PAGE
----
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Equilibrium Constant Determination

INTRODUCTION Every chemical reaction has a characteristic condition of equilibrium at a given temperature. If two reactants are mixed, they will tend to react to form products until a state is reached where the amounts of reactants and products no longer change. Under such conditions the reactants and products are in chemical equilibrium and will remain so until the system is altered in some way. Associated with the equilibrium state there is a number called the equilibrium constant, K eq , that expresses the necessary condition on the concentrations of reactants and products for the reaction. Consider the following idealized reaction, where a, b, c and d represent coefficients and A, B, C and D represent reactants and products.

aA + bB cC + dD

(1)

The expression for the equilibrium constant is as follows.

K

eq

=

[C]

c

[D]

d

[A]

a

[B]

b

(2)

Concentrations of solutes in solution are expressed in terms of molarity. The equilibrium constant will have a fixed value for the reaction at any given temperature. If A, B, C and D are mixed in arbitrary amounts in a container they will tend to react until their concentrations satisfy equation 2. Depending upon the magnitude of K eq and the amounts of species used initially, reaction 1 will proceed to the right or to the left until equilibrium in attained. In this experiment we will study the equilibrium properties of the reaction between the iron(III) ion and thiocyanic acid (HSCN):

Fe 3+ (aq) + HSCN (aq)

FeSCN 2+ (aq) + H + (aq)

(3)

When solutions containing Fe 3+ ion and thiocyanic acid are mixed, reaction 3 occurs to some extent, forming the FeSCN 2+ complex ion, which has a deep blood red color, and H + ion. As a result of the reaction, the equilibrium amounts of Fe 3+ and HSCN will be less than they would have been if no reaction had occurred; for every mole of FeSCN 2+ that is formed, one mole of Fe 3+ and one mole of HSCN will react. According to the general law, K eq for reaction 3 takes the following form.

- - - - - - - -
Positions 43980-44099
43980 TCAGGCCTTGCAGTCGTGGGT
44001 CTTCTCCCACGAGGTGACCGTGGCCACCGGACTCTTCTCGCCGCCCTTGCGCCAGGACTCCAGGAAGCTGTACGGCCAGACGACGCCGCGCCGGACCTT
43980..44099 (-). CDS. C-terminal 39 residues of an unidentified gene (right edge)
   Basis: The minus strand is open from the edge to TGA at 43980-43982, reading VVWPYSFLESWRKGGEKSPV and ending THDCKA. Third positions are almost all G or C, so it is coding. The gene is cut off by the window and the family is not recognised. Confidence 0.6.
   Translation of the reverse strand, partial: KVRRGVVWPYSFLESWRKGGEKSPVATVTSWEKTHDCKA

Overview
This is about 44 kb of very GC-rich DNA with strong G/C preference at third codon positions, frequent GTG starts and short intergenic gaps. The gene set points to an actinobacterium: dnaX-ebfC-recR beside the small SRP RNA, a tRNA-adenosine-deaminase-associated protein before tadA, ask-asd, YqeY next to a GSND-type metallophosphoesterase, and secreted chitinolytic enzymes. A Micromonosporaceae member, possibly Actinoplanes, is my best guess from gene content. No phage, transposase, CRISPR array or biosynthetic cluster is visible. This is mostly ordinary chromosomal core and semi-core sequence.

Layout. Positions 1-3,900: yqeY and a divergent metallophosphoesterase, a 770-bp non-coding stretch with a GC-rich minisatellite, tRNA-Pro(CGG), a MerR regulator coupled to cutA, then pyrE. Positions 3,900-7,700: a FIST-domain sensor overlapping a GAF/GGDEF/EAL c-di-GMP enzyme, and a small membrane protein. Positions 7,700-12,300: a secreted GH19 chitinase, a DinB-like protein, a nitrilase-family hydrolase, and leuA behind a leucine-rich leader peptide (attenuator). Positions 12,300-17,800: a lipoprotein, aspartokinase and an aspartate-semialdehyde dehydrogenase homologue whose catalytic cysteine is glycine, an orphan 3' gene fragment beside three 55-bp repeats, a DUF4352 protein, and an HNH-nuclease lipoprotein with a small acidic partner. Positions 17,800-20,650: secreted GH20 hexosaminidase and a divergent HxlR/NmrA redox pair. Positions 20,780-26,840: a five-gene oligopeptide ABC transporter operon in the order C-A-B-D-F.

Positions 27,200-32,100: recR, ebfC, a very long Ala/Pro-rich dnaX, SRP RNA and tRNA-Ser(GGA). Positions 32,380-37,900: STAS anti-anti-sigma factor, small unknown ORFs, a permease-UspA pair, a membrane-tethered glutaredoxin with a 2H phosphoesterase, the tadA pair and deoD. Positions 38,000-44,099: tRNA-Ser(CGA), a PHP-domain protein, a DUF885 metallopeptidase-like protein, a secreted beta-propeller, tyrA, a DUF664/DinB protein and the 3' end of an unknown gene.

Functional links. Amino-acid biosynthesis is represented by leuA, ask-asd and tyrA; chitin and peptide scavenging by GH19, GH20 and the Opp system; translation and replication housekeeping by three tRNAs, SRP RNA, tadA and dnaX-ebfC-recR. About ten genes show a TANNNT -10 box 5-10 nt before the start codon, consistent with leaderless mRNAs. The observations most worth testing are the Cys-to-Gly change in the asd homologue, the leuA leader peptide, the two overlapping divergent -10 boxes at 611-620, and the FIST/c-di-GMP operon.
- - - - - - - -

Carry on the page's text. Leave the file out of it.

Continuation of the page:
K

eq

=

[FeSCN

2 +

][H

+

]

[Fe

3 +

][HSCN]

1

(4)

Our purpose in the experiment will be to evaluate K eq for the reaction by determining the equilibrium concentrations of the four species in equation 4 in several solutions made up in different ways. The equilibrium constant for the reaction has a convenient magnitude and the color of the FeSCN 2+ ion makes for an easy analysis of the equilibrium mixture. The solutions will be prepared by mixing solutions containing known concentrations of iron(III) nitrate and thiocyanic acid. The color of the FeSCN 2+ ion formed will allow us to determine its equilibrium concentration by spectroscopy. Knowing the initial composition of the solution and the equilibrium concentration of FeSCN 2+ , we can calculate the equilibrium concentrations of the rest of the pertinent species and then calculate K eq . Since the calculations that are necessary to find K eq may not be apparent, let us consider a specific example. Assume that we prepare our solution by mixing 10.0 mL of 2.00 x 10 -3 M